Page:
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Apple won't release a GPU-equipped Thunderbolt Retina 5K display anytime soon - reportAlgr_Myx said:Ugg. What was the point of inventing Thunderbolt? They took away firewire, and told us about all these amazing things it could do. Then shipped nothing but boxes that charge you $200 for a SATA port.
No ducking way: Apple may soon let your friends know when autocorrect makes a mistake
Intel pushes USB-C as headphone jack's successor
Apple's 13" MacBook Air gets 8GB RAM as standardmacapfel said:Definitely awkward at the moment. And confusing for the average customer (i.e. not AI reader). I just hope they come up with a more considerate line up. MacBook is fantastic, and so is the MacBook Pro. But the MBA? I would like to have a new Mac, but am currently unsure which one to buy. The MBA seems not to be a sensible option any more. And I bought two of them since it came out, incl. gen 1.
- is cheaper
- has a real processor instead of Core M
- lets you plug in a USB flash drive without a bulky adapter (yes, I know USB-C is the future, but for now, most people's devices are still old school)
- Is still ridiculously thin.
I think the MBA will continue to sell just fine. I wish it had the Retina display, but really, that's the only problem with it now that they've finally fixed the RAM floor (4 GB is pretty painful to use on modern versions of OS X).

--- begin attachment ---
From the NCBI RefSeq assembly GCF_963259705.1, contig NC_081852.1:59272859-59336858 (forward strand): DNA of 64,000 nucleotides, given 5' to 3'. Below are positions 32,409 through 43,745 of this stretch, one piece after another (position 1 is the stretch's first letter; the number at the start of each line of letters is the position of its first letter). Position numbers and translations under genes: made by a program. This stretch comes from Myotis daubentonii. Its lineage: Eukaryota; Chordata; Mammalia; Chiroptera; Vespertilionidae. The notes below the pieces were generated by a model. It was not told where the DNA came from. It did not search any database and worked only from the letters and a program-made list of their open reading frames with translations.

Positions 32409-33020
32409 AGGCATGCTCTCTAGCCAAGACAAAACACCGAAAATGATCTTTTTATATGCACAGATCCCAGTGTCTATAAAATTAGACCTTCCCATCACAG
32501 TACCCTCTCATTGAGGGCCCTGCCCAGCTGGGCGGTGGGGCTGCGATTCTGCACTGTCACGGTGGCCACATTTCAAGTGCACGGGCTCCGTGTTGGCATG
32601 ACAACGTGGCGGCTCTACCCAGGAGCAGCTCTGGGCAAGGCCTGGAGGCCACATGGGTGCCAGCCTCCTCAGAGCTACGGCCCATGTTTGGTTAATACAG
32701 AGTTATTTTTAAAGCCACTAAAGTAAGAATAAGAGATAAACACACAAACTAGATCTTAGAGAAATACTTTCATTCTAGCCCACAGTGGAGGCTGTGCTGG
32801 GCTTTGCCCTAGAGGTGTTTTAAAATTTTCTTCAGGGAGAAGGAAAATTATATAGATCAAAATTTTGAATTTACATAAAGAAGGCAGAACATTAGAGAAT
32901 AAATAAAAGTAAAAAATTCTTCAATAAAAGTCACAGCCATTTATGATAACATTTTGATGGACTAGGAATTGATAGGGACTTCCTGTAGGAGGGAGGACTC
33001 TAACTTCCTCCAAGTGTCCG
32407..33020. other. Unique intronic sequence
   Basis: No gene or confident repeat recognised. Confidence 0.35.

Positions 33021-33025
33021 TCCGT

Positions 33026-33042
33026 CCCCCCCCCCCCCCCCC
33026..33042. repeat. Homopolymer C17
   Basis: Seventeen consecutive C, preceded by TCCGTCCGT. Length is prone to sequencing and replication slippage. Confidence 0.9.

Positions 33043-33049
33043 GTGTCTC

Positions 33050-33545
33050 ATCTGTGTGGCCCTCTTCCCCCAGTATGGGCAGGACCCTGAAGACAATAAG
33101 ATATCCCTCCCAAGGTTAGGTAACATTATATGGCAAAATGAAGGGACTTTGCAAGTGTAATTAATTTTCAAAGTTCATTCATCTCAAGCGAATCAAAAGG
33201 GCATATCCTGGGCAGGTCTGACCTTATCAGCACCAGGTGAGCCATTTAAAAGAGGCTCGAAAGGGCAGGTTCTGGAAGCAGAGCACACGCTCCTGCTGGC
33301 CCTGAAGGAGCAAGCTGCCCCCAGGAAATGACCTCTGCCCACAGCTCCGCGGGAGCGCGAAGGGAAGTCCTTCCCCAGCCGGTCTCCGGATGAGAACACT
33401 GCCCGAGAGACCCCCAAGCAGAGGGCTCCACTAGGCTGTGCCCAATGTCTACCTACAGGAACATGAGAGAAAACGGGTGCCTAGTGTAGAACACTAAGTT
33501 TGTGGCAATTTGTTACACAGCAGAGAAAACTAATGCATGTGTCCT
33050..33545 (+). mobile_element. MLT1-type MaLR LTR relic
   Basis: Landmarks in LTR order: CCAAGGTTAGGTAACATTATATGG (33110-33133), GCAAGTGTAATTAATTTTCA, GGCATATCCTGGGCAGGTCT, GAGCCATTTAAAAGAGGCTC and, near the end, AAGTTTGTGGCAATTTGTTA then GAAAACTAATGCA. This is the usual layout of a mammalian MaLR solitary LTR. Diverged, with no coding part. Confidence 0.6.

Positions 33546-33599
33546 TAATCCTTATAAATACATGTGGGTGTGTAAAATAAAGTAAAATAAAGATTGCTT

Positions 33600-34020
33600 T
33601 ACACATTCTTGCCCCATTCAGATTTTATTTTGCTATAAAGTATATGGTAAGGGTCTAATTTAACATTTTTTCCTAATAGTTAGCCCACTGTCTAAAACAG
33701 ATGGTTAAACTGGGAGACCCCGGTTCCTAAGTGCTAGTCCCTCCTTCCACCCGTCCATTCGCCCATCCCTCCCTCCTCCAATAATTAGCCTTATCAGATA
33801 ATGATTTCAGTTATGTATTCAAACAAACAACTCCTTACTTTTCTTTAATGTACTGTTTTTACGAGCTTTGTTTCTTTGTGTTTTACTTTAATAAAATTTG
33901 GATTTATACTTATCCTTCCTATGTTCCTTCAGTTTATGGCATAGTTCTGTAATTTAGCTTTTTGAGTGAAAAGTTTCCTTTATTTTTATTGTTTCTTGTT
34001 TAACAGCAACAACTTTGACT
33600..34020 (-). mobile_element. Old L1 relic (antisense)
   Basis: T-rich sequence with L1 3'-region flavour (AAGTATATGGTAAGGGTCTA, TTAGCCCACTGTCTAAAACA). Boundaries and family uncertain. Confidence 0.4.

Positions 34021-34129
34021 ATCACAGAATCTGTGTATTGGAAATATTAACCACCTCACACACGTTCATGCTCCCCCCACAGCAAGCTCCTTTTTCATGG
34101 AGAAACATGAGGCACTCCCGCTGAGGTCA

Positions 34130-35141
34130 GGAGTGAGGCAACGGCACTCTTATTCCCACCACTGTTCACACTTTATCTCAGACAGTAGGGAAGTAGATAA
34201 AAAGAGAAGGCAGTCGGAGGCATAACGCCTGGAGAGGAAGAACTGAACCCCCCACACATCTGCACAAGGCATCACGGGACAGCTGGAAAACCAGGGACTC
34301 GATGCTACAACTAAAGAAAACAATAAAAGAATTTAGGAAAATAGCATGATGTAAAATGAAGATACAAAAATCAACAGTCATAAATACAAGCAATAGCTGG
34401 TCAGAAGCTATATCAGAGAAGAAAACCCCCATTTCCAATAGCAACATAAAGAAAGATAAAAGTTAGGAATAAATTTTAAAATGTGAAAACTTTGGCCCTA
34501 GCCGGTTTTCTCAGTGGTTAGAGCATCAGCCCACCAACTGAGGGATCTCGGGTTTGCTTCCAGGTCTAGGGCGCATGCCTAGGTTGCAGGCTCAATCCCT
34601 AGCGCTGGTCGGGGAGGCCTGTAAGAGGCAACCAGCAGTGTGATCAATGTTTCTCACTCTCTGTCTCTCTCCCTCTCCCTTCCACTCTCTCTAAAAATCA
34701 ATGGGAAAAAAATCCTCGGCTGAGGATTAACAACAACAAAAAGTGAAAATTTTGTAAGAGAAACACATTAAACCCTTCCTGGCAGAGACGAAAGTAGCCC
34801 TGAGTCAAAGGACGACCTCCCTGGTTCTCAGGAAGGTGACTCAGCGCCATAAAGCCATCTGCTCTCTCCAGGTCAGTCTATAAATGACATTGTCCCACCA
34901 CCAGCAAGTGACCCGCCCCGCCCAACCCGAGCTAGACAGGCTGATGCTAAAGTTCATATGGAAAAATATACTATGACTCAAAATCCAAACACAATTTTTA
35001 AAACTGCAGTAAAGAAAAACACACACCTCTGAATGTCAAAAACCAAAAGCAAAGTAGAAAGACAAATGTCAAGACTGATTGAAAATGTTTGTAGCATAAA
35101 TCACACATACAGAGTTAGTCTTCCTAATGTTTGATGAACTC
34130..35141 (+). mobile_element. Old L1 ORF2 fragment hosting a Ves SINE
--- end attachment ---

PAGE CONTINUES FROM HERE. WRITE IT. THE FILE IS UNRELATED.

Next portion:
Apple confirms QuickTime for Windows at end of life
As others have said, just save as .mp4. Done.command_f said:I regret that move by Apple. I don't use Windows and I don't have a Windows machine but it still affects me. I have lots of friends who use Windows exclusively; I used to be able to send them video from my Mac without worrying: they would have or could get Quicktime. Now I have to worry about the video capabilities of Windows. Bah!
cmpmatthews said:This is really maddening. The files from my stepdad's action cam are in QuickTime MOV format and won't open in Premiere Pro on Windows without QuickTime installed. -_-
ffmpeg -i /path/to/original.mov -acodec copy -vcodec copy /path/to/converted.mp4
Since the conversion is lossless, there's no re-encoding, and the process will only take about as long as a file copy. You could even make an Automator workflow for it—in fact, I decided to do it for you. Unzip the attached file and put it in your ~/Library/Services folder (or just double-click it and opt to Install when asked), and it'll show up in the Finder's context menu. The script assumes ffmpeg is installed in /opt/local/bin, which is where it'll be if you install it via MacPorts. If you install it somewhere else, alter the script as appropriate.
If you install both ffmpeg and this workflow, you can just right-click on any .mov file that's encoded using H.264 and it will quickly be converted to MP4 losslessly.
jdw said:If they don't have an internet connection and are stuck in the dark ages, then you may need to buy Flip4Mac like I did. That software allows you to save in older Windows video formats with ease, and play those videos back on your Mac too, assuming your recipient cannot playback mp4 videos for some reason.